Venice Commission Welcomes Court Law Changes, Repeats Outstanding Recommendations
The Council of Europe’s Venice Commission on April 28 welcomed the recently adopted changes to Supreme Court justices’ selection process at the High Council of Justice (HCoJ), but highlighted that there are “a number of outstanding recommendations” Georgian authorities should consider.
As per the amendments, members of HCoJ, the body that oversees the judiciary, must adhere to principles of equal treatment of all candidates during the top court nomination process, while their identities and reasoning in voting shall be disclosed publicly. Also, the legislation allows appealing the Council members’ relevant decisions and obliges shortlisted Supreme Court nominees to present their candidacy publicly, in a hearing.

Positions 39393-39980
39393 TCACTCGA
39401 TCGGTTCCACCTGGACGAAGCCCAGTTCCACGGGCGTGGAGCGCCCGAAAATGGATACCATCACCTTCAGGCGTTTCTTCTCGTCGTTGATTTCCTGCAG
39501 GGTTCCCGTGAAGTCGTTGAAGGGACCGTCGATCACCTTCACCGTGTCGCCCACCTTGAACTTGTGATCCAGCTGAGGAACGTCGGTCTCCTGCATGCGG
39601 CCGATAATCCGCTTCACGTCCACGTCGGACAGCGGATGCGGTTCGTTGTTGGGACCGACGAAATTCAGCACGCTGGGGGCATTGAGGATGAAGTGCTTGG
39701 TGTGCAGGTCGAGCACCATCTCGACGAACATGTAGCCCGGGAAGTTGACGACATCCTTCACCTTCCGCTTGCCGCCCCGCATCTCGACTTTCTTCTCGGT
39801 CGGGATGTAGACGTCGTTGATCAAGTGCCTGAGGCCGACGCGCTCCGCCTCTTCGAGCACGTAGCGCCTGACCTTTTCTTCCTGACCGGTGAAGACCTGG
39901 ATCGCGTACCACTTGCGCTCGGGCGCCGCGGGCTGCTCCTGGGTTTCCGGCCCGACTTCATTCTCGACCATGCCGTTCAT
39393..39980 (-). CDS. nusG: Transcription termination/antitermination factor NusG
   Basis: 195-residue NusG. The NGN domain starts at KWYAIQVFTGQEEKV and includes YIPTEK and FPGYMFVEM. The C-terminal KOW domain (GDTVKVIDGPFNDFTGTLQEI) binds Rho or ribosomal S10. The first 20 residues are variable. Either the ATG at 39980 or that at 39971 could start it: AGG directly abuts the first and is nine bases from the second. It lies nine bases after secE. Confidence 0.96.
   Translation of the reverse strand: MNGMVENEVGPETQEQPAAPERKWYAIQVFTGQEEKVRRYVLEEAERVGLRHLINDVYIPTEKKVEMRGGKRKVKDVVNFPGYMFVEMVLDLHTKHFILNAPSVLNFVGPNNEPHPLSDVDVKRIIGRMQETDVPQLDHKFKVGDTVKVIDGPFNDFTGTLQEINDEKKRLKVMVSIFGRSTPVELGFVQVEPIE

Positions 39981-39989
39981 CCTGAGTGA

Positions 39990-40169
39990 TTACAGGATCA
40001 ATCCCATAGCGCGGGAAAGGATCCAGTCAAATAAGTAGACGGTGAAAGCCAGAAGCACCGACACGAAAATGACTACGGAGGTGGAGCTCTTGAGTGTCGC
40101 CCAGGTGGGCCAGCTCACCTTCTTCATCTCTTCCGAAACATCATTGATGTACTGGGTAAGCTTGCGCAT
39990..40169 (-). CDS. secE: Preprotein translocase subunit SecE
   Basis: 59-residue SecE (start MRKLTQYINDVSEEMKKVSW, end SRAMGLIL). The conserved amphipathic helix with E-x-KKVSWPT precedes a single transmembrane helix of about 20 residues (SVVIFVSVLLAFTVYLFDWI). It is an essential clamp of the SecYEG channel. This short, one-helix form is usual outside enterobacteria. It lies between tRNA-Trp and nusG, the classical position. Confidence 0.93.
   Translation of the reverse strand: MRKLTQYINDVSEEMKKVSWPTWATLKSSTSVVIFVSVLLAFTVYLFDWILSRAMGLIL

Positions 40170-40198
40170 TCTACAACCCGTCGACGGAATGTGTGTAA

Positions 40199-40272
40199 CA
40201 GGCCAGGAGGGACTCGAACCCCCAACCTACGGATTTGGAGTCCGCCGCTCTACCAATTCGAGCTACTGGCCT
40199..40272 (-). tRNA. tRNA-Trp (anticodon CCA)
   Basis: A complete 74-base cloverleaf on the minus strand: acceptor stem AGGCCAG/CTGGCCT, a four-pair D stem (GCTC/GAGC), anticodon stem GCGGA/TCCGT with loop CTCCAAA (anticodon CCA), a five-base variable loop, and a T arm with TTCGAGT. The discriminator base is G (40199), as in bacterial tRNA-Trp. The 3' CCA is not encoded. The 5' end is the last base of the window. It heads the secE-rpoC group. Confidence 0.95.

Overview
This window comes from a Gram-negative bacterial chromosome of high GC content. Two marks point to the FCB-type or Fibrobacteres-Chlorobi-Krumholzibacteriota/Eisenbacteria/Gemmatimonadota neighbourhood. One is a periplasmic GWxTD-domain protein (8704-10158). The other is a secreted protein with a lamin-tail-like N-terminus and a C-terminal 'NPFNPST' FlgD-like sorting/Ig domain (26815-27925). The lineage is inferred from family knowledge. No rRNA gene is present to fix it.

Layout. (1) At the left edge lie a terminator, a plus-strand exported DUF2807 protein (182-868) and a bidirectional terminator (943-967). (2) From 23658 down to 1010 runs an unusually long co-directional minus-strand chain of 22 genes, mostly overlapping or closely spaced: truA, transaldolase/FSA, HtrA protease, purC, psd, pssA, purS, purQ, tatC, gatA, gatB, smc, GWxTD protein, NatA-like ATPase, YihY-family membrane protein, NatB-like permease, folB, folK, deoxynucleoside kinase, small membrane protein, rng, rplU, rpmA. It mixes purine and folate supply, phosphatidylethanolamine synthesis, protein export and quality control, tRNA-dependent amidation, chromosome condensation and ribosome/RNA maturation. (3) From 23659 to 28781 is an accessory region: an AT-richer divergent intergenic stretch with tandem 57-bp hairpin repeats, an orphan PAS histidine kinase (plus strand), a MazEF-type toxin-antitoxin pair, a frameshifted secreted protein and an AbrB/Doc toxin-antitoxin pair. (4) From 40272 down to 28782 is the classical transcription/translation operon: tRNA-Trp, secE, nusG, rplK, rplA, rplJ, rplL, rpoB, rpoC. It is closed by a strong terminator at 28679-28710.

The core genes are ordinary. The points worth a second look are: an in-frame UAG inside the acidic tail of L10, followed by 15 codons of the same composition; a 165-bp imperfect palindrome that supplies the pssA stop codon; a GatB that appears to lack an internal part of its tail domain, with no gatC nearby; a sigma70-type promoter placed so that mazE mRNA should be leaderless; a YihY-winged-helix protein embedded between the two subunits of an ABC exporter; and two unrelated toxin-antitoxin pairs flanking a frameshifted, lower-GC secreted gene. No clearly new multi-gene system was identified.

The Venice Commission said these provisions are in line with its previous recommendations, adding that “the level of transparency now proposed together with an appeal process, should be of some help.”
The Commission highlighted other issues that need to be addressed, such as possibly restarting the ongoing competition in the selection procedure, as the initial interviews have already taken place under old rules, while the new laws will apply to later interviews. “This needs to be handled with great care, as it raises a major concern of equality of treatment of candidates,” the opinion stressed.
Also, the Commission recommended that when the HCoJ decisions are appealed, the appointment procedure must stay before a decision is rendered on the matter, while the Council composition should be modified for subsequent decisions.
The urgent opinion was requested on April 8 by former Parliament Speaker Archil Talakvadze, the day after the European Union’s External Action Service decried the “hastily designed and adopted” amendments. The EU’s foreign policy arm said then that revising the selection process of top court judges in line with the Venice Commission recommendations is “a condition for the disbursement of the second tranche of macro-financial assistance to Georgia.”
Prior to the adoption, Georgian CSOs had slammed the amendments as “completely out of touch with existing reality in the country.”
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